Saudi Arabia enlisted poverty-stricken children for Yemen war, offered recruiters cash rewards: UN report

Saudi Arabia enlisted poverty-stricken children for Yemen war, offered recruiters cash rewards: UN report
Families of child soldiers reported being targeted by Saudi-led forces due to their dire economic situation.
3 min read
30 September, 2020
Children in Yemen have suffered shocking levels of violence and abuse [Getty]

Saudi Arabia recruited children to fight against Houthi rebels in Yemen, the Report of the UN Group of Eminent Experts on Yemen said in a report released on Thursday.

The report, which accuses all parties in the conflict of exploiting children, also recorded cases of abduction and sexual abuse.

The Group of Experts documented the cases of at least 259 boys between the ages of 12 and 17  who were recruited between May 2016 and January 2020.

The boys were allegedly transferred from areas in south-central Yemen to Saudi Arabia for training, after which they were deployed to fight against the Iran-backed Houthis in Sanaa.

Family members of the abducted boys say their children were targeted due to their economic vulnerability, with recruiters offering the boys salaries of 20,000 to 60,000 Saudi Riyals ($5332 - $16,000) to attract them.

The local recruiters, in turn, would receive rewards of 1000 Riyals ($266) for each boy brought for training.

“Our family was in a difficult economic situation and needed the money from the promised salary and hoped that our son would stay close to home,” the father of one recruited boy was quoted as saying. 

Child casualties

Over the past year, the report found, there was a high rate of child casualties, along with unlawful attacks against civilians.

One of the most shocking findings of the report was that almost one in three of the civilians killed or maimed in the armed violence in the first half of 2020 were children.

"The evidence presented by the Group of Eminent Experts is clear. Children and their families are not only being killed by bombs and bullets, but countless are also dying silently because they are denied food, access to clean and safe water, and medicines," said Xavier Joubert, Country Director for Save the Children in Yemen.

"These horrific violations show how vulnerable children are during armed conflict. One in three of all casualties is a child – these are horrifying numbers. It must stop and perpetrators should be held accountable. We must break the cycle of impunity – for too long people who have been targeting children in this terrible conflict have gotten away with it."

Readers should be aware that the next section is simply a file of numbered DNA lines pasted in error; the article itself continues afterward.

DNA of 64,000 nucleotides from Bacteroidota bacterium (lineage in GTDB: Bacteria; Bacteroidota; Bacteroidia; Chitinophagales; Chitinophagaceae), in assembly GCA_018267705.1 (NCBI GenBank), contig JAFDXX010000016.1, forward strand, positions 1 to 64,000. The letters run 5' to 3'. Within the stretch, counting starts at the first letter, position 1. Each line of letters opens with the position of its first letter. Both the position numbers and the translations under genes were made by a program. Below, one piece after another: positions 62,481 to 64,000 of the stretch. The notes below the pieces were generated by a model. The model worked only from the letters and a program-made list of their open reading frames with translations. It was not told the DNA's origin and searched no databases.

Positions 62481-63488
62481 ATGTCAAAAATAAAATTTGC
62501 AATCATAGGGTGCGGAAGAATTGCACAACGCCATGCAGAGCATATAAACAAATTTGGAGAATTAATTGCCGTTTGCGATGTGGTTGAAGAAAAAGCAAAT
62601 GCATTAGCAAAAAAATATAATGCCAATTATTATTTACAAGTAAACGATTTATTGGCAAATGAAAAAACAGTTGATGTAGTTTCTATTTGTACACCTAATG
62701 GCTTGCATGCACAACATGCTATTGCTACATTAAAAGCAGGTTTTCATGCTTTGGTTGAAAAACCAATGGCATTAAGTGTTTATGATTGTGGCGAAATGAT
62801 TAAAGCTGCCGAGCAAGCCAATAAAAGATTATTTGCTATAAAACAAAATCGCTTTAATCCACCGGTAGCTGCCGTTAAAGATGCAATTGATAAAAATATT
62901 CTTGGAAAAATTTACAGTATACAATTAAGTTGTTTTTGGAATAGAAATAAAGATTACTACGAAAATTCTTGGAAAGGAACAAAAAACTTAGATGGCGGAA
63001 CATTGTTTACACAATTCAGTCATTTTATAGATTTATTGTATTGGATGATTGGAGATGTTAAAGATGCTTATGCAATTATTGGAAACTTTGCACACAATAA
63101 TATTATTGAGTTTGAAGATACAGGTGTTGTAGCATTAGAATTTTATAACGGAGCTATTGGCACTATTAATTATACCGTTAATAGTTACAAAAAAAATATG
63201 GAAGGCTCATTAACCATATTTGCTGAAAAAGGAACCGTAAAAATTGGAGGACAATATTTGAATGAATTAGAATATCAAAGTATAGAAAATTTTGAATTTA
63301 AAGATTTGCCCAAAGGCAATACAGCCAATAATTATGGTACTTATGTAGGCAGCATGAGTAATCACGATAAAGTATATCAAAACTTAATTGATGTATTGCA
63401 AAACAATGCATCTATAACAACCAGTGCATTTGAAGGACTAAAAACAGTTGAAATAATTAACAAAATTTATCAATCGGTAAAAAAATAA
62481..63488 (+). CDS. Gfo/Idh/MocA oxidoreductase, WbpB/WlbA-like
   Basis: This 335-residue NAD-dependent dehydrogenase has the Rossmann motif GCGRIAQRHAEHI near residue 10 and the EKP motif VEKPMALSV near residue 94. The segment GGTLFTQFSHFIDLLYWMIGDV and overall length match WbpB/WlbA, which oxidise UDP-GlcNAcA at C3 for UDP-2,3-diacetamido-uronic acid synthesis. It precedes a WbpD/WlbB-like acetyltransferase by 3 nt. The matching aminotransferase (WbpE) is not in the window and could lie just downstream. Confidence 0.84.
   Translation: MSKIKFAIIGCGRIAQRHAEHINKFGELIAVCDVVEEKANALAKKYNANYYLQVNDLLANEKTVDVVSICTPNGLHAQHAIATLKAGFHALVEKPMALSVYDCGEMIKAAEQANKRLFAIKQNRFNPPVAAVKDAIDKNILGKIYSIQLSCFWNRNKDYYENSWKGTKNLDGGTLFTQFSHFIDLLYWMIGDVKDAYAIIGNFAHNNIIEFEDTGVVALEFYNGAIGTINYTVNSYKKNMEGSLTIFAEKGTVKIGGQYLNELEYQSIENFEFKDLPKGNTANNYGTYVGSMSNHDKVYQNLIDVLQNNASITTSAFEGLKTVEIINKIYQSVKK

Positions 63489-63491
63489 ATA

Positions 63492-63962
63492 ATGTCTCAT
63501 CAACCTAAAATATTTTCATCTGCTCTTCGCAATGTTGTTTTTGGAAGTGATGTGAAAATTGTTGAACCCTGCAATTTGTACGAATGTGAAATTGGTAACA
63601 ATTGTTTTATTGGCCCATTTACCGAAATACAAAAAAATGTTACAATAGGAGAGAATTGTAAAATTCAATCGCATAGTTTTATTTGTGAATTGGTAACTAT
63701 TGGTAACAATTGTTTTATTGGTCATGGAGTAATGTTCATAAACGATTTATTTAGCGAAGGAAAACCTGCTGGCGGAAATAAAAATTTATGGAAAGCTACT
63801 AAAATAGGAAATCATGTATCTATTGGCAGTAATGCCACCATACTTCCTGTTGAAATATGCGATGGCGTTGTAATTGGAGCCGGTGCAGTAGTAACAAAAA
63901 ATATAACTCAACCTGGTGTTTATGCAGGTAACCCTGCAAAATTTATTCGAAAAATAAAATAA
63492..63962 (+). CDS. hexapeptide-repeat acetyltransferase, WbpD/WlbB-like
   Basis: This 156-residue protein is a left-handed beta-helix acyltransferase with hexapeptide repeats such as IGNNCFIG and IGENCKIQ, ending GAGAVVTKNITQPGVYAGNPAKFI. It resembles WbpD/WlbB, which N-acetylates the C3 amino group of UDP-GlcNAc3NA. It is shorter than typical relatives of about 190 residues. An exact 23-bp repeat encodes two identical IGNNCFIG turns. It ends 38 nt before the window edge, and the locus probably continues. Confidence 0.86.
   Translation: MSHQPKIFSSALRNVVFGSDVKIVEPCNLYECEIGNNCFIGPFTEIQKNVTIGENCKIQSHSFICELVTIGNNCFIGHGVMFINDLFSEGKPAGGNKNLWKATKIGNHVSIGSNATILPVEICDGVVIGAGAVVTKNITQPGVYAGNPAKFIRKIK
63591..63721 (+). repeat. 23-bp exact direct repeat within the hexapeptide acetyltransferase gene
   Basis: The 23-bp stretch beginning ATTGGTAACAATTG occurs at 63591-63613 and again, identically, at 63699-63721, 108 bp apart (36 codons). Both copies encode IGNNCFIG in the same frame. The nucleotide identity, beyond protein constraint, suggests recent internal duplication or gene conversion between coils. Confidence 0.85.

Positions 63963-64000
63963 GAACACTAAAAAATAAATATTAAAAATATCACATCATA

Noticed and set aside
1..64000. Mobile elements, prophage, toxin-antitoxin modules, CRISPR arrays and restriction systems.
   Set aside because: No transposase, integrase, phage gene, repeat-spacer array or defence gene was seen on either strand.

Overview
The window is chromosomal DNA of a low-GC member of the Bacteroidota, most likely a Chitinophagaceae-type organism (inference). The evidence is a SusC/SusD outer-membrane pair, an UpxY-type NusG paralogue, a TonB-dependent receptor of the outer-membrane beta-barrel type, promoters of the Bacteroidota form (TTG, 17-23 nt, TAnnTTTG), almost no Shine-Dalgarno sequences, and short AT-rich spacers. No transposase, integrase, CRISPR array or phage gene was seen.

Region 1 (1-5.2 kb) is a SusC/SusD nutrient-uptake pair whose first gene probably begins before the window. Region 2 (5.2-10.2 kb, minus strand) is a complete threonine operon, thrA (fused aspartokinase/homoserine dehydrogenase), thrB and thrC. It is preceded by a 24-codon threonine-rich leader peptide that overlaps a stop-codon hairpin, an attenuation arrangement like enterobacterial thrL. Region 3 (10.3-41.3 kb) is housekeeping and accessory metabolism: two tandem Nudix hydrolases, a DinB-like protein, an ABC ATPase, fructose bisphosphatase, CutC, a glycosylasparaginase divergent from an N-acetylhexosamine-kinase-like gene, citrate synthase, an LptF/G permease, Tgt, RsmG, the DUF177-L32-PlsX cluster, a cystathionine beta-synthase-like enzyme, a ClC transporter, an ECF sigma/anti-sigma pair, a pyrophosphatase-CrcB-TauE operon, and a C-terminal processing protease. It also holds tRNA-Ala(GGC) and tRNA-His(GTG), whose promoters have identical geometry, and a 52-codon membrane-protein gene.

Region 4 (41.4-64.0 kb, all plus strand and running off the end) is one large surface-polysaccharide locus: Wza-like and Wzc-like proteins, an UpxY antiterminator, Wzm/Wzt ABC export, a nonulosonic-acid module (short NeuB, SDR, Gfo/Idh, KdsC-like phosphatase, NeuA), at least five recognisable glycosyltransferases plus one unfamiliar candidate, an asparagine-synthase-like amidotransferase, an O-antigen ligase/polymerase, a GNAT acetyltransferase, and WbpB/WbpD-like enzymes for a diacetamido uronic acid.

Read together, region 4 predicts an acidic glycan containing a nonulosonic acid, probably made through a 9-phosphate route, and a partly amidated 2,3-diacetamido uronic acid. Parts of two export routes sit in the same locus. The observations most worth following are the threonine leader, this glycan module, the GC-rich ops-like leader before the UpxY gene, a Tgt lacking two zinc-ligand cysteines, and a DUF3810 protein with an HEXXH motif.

"In particular, we share the concern raised by the Group on the de-listing of parties to conflict from the UN Secretary’s annual ‘list of shame’ whilst this report shows that children continued to be killed or maimed by airstrikes," Xavier added.

Millions of Yemenis are internally displaced and many are currently facing danger due to the Houthi offensive in Marib.

Yemen's internationally-recognised government has called for UN action to stop the Houthi offensive. It says that approximately three million Yemenis are at risk from fighting there.

"Yemen remains a tortured land, with its people ravaged in ways that should shock the conscience of humanity," said Kamel Jendoubi, the Chairman of the Group of Eminent Experts.

"The international community has a responsibility to put an end to this pandemic of impunity, and should not turn a blind eye to the gross violations that have been committed in Yemen," he added.

"After years of documenting the terrible toll of this war, no one can say ‘we did not know what was happening in Yemen’. Accountability is key to ensure that justice is served to the people of Yemen and to humanity."

Yemen has been left in ruins by six years of war. Yemen's internationally recognised government has been battling the Houthis since 2014, when the latter seized most of the north of the country and the capital, Sana'a.

A Saudi-led military coalition intervened on the side of the government the following year.

More than 100,000 people, mostly civilians, have been killed and millions more displaced. The United Nations has called Yemen's conflict the world's worst humanitarian disaster.

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